Adhola people

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Person Japadhola
People Jopadhola
Language Dhopadhola
Country Padhola

The Adhola people, also known as Jopadhola or Badama, are an ethnic group of Uganda. They live Tororo District in southeastern Uganda and comprise about two percent of the country's total population. They speak Dhopadhola (a Luo language), which belongs to the Western Nilotic branch of the Nilo-Saharan language family. They are primarily pastoralists. Badama is a synonym for Jopadhola used by their Bantu neighbours, because Jopadhola occupy an area in Tororo district commonly known as Budama.


Main article: Luo peoples

The Jopadhola arrived in southeastern Uganda in the 16th century during the Luo migration from southern Sudan. They first settled in central Uganda, but gradually moved southwards and eastwards. Their kin who settled northern and central Uganda are Acholi and Alur populations, who speak languages similar to Dhopadhola. They settled in a forested area as a defence against attacks from Bantu neighbours who had already settled there. Unlike some other small Luo tribes, this self-imposed isolation helped them to maintain their language and culture amidst Bantu and Ateker communities.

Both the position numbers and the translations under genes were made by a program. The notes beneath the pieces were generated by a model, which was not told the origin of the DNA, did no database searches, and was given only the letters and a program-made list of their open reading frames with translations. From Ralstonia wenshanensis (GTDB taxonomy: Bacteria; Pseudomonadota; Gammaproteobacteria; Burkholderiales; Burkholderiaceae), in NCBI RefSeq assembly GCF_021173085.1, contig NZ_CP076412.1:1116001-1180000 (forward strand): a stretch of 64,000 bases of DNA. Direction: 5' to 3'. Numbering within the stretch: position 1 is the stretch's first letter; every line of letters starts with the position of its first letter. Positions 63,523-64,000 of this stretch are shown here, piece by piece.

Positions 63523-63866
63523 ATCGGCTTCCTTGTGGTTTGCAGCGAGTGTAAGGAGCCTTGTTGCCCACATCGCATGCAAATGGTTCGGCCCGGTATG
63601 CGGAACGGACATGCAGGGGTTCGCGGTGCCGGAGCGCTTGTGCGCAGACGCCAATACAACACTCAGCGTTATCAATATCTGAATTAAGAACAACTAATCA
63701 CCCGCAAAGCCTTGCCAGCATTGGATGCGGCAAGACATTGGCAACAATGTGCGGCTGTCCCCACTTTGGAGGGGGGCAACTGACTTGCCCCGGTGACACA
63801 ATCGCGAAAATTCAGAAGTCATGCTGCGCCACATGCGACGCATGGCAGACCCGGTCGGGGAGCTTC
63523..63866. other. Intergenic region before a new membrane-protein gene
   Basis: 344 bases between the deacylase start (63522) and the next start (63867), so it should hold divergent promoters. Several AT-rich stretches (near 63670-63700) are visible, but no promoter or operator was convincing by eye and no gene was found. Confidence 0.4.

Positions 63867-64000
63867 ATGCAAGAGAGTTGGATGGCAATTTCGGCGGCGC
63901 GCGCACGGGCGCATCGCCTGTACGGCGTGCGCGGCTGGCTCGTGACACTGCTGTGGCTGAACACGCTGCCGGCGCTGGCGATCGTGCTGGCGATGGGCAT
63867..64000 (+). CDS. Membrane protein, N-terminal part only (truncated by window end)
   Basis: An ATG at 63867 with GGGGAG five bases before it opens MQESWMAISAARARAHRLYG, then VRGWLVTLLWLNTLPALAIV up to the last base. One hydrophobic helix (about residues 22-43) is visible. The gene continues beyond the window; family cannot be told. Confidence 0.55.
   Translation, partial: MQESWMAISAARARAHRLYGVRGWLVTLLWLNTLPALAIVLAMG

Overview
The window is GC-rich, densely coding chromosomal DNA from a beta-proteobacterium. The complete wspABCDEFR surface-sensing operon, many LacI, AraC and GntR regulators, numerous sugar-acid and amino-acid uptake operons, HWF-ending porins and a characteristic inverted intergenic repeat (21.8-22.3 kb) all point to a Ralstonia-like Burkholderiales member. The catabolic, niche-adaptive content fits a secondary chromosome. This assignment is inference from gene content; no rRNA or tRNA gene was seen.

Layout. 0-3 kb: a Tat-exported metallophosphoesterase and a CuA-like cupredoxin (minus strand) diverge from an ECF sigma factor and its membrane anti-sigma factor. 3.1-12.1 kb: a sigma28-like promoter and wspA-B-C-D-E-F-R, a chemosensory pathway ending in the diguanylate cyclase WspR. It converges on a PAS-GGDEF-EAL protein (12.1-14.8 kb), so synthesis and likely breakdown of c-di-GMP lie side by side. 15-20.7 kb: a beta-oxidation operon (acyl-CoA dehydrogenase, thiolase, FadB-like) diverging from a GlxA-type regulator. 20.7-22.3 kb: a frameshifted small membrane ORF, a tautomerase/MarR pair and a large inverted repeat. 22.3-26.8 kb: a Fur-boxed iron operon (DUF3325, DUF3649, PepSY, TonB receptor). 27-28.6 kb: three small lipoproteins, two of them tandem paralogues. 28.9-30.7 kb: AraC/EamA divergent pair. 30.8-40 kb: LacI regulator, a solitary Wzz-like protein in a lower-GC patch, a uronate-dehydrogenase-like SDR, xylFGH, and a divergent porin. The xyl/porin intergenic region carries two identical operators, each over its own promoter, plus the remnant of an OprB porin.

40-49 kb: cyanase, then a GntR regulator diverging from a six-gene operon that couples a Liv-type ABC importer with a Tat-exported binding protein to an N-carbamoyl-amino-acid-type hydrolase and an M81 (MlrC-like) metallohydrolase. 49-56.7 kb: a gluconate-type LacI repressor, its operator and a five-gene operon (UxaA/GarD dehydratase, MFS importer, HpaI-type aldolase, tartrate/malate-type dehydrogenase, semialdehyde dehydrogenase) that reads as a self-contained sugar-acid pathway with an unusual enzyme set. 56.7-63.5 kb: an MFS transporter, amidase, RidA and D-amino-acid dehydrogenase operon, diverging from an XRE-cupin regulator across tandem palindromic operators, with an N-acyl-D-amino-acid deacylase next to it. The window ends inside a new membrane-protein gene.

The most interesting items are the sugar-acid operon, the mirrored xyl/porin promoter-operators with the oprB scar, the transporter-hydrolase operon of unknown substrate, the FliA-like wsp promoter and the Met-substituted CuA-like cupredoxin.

Those Luo who proceeded their migration eastwards into present day Kenya and Tanzania are the JoLuo (commonly referred to only as Luo).

Legend has it that Owiny, the leader of the Kenyan Luo was the brother of Adhola the leader of the Jopadhola who decided to settle in Tororo instead of going along with his brother towards Kenya and Tanzania.


Main article: Dhopadhola

Jopadhola speak a language which is mutually intelligible with Acholi language, Lango language, Alur language of Uganda and Dholuo language of Kenya. They call their language Dhopadhola. The prefix dho means "language of" and jo means "people of". The infix pa means possessive 'of' - hence Jopadhola means people of Adhola, and Dhopadhola the language of the Jopadhola.


  • Oboth-Ofumbi, A.C.K. Padhola, East African Literature Bureau, Nairobi, 1959
  • Ogot, B.A. History of the southern Luo, East African Publishing House, Nairobi, 1967